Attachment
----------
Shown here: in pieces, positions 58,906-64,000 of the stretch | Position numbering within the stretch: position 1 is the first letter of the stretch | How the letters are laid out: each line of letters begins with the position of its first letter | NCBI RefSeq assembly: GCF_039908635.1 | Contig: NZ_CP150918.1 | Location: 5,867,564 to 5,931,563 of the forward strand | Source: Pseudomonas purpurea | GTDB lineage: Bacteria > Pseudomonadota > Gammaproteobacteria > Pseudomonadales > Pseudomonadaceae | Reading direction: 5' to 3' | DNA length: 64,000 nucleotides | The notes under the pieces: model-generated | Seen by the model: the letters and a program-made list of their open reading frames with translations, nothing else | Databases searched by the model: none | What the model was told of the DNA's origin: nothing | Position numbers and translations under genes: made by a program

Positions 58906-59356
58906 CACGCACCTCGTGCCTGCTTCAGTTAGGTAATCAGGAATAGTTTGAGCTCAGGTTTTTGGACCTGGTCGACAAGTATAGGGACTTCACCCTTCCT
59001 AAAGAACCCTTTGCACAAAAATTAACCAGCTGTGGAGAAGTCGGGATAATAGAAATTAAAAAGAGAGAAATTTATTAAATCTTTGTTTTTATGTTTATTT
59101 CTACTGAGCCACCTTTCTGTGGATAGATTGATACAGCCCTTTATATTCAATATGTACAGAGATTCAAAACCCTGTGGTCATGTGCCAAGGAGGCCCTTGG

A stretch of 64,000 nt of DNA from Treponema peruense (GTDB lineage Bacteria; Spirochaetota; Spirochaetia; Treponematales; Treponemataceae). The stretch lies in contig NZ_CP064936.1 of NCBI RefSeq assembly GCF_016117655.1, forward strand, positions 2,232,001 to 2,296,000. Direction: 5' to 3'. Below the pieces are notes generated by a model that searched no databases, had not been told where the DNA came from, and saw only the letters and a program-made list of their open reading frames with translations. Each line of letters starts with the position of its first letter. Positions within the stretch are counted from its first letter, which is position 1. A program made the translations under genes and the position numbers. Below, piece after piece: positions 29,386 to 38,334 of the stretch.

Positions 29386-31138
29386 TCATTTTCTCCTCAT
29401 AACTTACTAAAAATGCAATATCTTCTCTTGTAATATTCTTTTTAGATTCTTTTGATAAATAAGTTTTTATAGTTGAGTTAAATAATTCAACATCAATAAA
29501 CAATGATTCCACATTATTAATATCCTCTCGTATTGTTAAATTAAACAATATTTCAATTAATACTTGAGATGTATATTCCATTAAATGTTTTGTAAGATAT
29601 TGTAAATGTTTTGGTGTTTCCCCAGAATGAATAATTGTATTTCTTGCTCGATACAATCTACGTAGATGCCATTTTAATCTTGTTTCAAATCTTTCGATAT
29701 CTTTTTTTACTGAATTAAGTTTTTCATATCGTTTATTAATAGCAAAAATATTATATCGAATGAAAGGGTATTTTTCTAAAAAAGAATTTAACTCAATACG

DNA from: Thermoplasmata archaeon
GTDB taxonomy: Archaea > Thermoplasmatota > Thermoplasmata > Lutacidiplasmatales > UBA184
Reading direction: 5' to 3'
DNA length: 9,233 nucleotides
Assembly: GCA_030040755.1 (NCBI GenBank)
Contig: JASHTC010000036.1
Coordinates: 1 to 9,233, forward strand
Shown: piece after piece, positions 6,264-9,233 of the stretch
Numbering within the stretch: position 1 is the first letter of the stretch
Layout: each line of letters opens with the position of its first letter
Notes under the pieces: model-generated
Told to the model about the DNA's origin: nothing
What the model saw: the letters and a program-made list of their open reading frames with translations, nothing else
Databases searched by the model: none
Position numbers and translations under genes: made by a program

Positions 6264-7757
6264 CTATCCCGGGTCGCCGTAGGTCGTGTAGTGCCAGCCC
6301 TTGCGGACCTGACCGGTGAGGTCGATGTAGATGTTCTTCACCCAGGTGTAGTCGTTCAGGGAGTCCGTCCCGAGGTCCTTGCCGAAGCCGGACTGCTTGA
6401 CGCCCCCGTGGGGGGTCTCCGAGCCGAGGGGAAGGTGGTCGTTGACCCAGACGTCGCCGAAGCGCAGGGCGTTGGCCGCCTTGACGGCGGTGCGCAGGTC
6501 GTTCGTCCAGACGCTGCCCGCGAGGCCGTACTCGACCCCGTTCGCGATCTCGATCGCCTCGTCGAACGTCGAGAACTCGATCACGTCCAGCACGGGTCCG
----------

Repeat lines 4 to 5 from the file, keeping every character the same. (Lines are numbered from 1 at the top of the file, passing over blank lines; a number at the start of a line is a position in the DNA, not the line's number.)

59001 AAAGAACCCTTTGCACAAAAATTAACCAGCTGTGGAGAAGTCGGGATAATAGAAATTAAAAAGAGAGAAATTTATTAAATCTTTGTTTTTATGTTTATTT
59101 CTACTGAGCCACCTTTCTGTGGATAGATTGATACAGCCCTTTATATTCAATATGTACAGAGATTCAAAACCCTGTGGTCATGTGCCAAGGAGGCCCTTGG